Let us think, for a moment at least, of Marie de St Pol.
Born early in the 14th century, with 1303 being the most likely year, she was French nobility, born into the Châtillon family. Well connected, she was cousin to Charles, Duke of Brittany, and granddaughter to King Henry II of England. And when she was married in 1321 to Aymer de Valence, Earl of Pembroke, both King Phillipe V of France and Edward III of England were involved in the negotiations. She was clearly destined to be a bit of a mover and shaker.
(Image courtesy of the National Portrait Gallery, shared under a Creative Commons license)
Her marriage to Aylmer did not last long. He died in 1424, possibly in a jousting incident, but more likely from apoplexy or murder, leaving Marie to avoid being forced into marriage again/pursue a life of good works.
This included the foundation, in 1347, of Pembroke College. Or, to give it its proper title, The College or Hall of Valence Mary (commonly called Pembroke College) in the University of Cambridge. Valence, of course, comes from her husband Aymer’s name. Pembroke is the third oldest college of Cambridge University (behind Peterhouse and Clare), and as well as the licence from King Edward III, which was granted on Christmas Eve 1347, papal bulls were required (and were granted) in 1355 by Pope Innocent VI and in 1366 by Pope Urban V.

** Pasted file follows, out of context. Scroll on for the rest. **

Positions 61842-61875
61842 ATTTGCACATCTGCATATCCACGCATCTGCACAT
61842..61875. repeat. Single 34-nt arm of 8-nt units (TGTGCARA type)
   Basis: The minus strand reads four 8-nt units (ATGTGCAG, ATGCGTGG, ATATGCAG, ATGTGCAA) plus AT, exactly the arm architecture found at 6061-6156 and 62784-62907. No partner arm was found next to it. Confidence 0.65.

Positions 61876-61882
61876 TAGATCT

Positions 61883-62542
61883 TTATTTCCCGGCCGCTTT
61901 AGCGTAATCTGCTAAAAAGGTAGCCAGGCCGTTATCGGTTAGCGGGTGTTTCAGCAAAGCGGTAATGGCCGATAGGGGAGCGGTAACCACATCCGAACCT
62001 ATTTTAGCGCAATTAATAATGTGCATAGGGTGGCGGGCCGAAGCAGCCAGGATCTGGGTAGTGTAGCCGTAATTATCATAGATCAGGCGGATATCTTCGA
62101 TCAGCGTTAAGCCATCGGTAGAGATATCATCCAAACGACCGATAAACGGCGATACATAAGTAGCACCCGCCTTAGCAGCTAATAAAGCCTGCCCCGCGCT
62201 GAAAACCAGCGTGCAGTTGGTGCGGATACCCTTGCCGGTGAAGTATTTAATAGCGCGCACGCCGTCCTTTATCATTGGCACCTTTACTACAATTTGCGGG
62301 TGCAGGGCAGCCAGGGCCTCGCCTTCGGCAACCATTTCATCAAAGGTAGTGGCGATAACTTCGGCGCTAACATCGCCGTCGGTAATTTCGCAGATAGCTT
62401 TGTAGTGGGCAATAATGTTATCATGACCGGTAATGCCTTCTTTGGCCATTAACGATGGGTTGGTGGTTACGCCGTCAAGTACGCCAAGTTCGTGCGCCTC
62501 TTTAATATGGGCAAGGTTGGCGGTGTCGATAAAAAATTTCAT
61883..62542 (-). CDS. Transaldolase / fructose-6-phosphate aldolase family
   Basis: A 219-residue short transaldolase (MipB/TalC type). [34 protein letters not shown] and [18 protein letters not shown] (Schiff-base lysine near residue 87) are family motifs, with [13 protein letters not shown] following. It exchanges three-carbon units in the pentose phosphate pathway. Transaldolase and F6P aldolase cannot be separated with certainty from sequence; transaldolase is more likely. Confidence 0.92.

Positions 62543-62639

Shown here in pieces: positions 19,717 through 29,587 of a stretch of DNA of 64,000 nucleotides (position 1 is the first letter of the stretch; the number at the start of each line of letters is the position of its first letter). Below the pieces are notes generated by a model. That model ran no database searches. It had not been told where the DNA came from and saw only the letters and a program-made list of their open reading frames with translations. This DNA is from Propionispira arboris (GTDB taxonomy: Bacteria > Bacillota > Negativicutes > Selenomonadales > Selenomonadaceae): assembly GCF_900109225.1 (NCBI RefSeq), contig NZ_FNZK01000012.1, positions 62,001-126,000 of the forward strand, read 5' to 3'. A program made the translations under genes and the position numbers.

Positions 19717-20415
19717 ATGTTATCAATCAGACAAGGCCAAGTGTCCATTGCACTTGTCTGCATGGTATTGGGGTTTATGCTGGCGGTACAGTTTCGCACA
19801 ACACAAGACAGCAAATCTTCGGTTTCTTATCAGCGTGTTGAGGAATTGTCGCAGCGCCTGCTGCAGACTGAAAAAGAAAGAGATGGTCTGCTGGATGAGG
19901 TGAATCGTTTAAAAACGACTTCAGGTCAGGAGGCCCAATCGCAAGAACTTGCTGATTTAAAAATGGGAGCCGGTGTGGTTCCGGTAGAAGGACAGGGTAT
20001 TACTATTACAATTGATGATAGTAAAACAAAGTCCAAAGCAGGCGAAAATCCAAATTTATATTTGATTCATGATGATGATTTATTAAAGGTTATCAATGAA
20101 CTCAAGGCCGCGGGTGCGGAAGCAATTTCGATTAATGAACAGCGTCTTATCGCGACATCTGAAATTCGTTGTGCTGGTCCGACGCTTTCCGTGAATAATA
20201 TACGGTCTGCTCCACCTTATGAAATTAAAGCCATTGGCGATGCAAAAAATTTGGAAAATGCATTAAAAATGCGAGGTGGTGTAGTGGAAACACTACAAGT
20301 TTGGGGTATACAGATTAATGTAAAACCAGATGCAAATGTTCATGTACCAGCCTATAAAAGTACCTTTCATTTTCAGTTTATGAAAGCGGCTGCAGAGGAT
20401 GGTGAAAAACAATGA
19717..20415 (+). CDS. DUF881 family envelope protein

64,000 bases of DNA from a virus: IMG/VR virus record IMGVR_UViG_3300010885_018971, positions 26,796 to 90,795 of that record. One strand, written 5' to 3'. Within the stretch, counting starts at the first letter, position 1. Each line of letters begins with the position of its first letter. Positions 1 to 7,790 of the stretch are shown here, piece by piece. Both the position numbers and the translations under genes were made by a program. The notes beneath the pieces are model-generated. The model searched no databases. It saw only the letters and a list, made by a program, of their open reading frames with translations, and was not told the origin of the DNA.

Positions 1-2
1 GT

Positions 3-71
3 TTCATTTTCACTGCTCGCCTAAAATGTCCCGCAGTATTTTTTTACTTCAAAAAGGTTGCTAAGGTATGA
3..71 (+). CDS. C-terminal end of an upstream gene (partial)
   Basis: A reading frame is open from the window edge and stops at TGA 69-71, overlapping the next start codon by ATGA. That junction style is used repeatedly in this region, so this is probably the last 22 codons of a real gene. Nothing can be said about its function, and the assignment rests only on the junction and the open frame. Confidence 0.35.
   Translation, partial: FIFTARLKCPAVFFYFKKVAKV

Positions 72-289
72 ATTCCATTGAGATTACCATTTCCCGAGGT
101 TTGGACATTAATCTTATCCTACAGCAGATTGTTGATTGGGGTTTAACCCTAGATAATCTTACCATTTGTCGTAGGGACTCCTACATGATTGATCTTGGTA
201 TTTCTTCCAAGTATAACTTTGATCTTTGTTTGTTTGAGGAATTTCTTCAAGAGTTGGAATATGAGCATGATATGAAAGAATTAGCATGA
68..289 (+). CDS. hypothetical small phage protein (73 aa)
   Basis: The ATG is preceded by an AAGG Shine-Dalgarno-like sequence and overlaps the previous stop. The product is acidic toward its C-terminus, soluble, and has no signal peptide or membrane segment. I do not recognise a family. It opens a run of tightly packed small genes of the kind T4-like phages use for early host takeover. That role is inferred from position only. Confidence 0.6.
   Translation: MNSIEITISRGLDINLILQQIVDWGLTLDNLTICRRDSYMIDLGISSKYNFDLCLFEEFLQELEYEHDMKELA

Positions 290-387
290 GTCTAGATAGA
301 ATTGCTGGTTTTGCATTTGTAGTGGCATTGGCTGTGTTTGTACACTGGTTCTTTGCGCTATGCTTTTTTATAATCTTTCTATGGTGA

The initial college buildings are those around First Court on the card. Then, in the early 17th century, work began on what is now the Ivy Court; and also on the new college chapel, to the right of First Court on the card. This was designed by Christopher Wren, at the prompting (and with the money of his uncle Matthew Wren, Bishop of Ely).
Further building works took place in the late 19th century, by architects including George Gilbert Scott Jr, son of George Gilbert Scott, the designer of St Pancras station and father of Giles Gilbert Scott, the designer of the Cambridge University library. And in the first part of the 20th century, further buildings by W D Caröe, who also designed Cardiff University’s main buildings, and Maurice Webb, son of Aston Webb, designer of the University of Birmingham’s buildings. Pembroke Hall was renamed as a college in 1856.
Pembroke has its share of notable alumni. Nicholas Ridley, martyr; Edmund Spenser, poet; Pitt the Younger, politician and prime-minister and Peter Cook, comedian. Also, stars of both the James Bond franchise (Naomie Harris, aka the recent Miss Moneypenny) and the Marvel cinematic universe (Tom Hiddleston, aka Loki). And, since we’re on that theme, Ray Dolby, sound engineer and, alongside Pearl and Dean, the name you’ll probably see most often in cinemas, was a Pembroke alumnus, and bequeathed the college £34m in 2015. And if you’ve now got the Pearl and Dean music in your head, I am sorry for planting the ear-worm.
The card itself is one drawn by artist Jeremy Bays, who produced a series of such cards featuring the distinctive bird’s eye views, as well as other works. Well worth a look.